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Chinese imports of Italian fruit and vegetables rose by 74% in the first six months of 2020, although last year there was a 20% increase
It is also true, however, that Italy accounts for 1% of China’s exports. These numbers emerged from the China-Europe debate on the second day of Macfrut Digital on 9 September.
Renzo Piraccini, president of Macfrut, opened the Forum and talked about a “New Silk Road” for the fruit and vegetable sector. “We have set ourselves the goal of creating a logistics hub in Northeast Italy for Chinese agri-food products intended for the European market and turn the platform into a hub for exporting fruits and vegetables to China. It is a great opportunity, and we must seize it if we are to further expand this fruit and vegetable market since 86% of products are intended for Europe. Adequate infrastructure is essential to achieve internationalisation,” Piraccini added.
The numbers presented by Gianpaolo Bruno, director of ICE-Agenzia China - Italian Foreign Trade Agency, support Piraccini’s idea. “The Chinese market is very vast and diverse. The numbers are impressive: last year, 195mn tonnes of fruits and 200mn tonnes of horticultural products were produced in China. China’s imports are on the rise and are now at US$1bn, with Italy up by 20% with US$26mn in 2019,” Bruno said.
“The Italy-China balance of trade is still in favour of China (+US$105mn); however, we are catching up. As of today, kiwis (96% of the entire market), oranges, lemons, hazelnuts and preserves can be exported to China. We are working towards signing new protocols to expand the range of products that we can export,” Bruno added.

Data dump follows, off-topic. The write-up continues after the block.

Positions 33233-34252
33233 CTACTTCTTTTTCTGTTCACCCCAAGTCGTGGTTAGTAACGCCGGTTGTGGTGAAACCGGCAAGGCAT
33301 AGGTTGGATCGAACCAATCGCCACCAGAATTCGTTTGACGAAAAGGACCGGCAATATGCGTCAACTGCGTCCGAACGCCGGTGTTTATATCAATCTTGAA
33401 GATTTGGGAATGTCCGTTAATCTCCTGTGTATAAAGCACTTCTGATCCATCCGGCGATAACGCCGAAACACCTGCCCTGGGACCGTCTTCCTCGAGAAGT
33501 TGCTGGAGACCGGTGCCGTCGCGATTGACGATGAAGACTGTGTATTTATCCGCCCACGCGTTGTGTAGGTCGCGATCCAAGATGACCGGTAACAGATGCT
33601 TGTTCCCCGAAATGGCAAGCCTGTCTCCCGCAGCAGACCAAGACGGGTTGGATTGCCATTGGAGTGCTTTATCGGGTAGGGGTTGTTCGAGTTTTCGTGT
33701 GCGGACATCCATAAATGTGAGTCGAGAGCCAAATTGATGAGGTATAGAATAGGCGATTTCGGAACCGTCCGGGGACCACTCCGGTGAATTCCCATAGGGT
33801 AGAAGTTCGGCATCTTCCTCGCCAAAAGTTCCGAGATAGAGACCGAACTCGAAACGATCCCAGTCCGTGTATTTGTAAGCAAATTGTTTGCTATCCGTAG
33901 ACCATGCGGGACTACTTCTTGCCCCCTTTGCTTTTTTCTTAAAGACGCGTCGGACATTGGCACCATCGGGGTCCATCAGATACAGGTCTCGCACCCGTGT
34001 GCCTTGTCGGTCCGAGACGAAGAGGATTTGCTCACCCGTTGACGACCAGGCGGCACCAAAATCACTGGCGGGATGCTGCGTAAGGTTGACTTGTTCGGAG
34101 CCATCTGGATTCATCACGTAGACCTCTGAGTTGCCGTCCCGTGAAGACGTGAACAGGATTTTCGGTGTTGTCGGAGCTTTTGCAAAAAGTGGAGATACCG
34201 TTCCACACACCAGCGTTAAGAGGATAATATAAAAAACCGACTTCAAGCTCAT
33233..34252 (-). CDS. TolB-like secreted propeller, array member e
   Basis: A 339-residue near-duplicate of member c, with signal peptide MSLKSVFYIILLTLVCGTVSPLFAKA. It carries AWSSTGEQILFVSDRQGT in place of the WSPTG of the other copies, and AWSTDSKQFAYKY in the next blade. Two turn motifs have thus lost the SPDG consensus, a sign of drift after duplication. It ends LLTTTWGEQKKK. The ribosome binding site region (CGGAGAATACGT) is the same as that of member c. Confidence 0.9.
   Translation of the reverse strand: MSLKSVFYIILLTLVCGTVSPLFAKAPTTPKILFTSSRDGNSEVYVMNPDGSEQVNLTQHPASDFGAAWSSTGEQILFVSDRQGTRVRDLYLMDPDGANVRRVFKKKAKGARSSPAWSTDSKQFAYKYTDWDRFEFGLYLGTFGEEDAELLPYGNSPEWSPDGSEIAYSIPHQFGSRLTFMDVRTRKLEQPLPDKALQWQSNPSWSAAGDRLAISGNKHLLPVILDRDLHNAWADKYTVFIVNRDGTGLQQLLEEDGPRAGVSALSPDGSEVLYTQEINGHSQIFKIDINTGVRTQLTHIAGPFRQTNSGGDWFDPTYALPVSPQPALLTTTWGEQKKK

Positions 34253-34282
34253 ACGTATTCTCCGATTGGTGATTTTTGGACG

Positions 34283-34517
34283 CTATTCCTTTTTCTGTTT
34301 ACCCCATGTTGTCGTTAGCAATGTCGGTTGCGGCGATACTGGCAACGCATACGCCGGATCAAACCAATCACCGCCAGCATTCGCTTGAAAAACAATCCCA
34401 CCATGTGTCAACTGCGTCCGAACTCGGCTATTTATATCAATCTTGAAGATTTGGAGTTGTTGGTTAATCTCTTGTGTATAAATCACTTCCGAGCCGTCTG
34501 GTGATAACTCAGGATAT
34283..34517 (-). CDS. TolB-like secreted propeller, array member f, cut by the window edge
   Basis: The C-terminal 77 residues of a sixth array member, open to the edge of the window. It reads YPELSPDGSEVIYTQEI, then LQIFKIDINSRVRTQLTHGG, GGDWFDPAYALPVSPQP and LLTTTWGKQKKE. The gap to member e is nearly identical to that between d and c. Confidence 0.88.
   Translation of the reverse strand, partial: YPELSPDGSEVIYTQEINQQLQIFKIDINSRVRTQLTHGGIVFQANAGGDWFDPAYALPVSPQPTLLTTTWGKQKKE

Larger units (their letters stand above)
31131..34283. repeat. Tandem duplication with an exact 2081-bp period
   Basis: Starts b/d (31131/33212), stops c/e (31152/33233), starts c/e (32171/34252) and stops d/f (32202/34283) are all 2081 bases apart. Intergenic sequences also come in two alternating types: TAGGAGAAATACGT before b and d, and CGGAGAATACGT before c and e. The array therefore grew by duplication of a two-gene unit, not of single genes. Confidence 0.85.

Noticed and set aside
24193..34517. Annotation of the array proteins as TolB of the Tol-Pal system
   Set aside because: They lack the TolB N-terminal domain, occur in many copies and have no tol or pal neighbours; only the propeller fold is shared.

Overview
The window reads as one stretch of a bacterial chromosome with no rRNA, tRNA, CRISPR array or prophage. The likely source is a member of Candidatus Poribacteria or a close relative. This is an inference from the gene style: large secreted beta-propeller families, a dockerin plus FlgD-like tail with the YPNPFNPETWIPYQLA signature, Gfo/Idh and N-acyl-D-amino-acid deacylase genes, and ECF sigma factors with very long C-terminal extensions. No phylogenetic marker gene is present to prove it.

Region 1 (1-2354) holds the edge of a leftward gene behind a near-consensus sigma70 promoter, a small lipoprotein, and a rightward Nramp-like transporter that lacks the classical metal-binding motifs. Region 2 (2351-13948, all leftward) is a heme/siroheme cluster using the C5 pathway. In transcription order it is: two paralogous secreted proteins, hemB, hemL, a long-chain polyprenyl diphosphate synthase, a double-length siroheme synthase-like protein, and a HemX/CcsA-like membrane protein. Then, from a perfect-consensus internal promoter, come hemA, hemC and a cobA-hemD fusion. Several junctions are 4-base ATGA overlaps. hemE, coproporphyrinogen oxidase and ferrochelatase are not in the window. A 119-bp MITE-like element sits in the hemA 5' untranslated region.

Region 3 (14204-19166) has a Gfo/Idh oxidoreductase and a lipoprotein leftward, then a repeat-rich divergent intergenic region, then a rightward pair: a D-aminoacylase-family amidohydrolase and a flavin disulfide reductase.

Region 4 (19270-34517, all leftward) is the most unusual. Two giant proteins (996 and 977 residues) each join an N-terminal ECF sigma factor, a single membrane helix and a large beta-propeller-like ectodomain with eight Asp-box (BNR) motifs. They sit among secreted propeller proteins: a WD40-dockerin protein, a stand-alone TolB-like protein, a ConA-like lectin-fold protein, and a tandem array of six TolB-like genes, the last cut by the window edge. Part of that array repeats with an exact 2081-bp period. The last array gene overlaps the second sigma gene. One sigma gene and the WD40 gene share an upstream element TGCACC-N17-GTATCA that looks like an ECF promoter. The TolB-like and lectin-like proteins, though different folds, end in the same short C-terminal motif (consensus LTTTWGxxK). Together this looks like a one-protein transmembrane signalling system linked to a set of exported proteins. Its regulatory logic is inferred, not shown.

Ma Hongtao, general manager of the Agricultural Trade Promotion Centre (ATPC), the promotional body of the Chinese Ministry of Agriculture and Rural Affairs, also focused on the theme of the Silk Road. “China and Italy have a long-standing history of trade. We have a new mission: to rebuild a new, modern Silk Road as a bridge to connect two distant countries, Europe and China, and the fruit and vegetable sector is a great start to this process,” Hongtao noted.
Paolo De Castro, the vice-chairman of the European Parliament Committee on Agriculture and Rural Development, talked about the importance of Italy-China relations. “The Committee on Agriculture and Rural Development is currently working on expanding relations with China and all of Southeast Asia. With regard to relations with China, it is also crucial to bring food safety regulations in line to ensure that Chinese products intended for our consumers have the same standards as European products for the Chinese market. More dialogue with China means more opportunities for Italian companies.”
Several Chinese producers took the floor to highlight the basic features of their businesses and their products: Elvis Lai - a lychee producer, Xixi Li -a fresh pear producer, Anna Zhang, Yang Zong - a tomato paste producer, and Aries - a lemon producer.
Subsequently, a round table was held, moderated by Luigi Bianchi of Cesena Fiera, with Pino Calcagni, president of the Besana Group, Andrea Raggi, Canova’s export manager, and Francesco Zanoni, Delfanti’s export manager, attended by three Chinese industry professionals.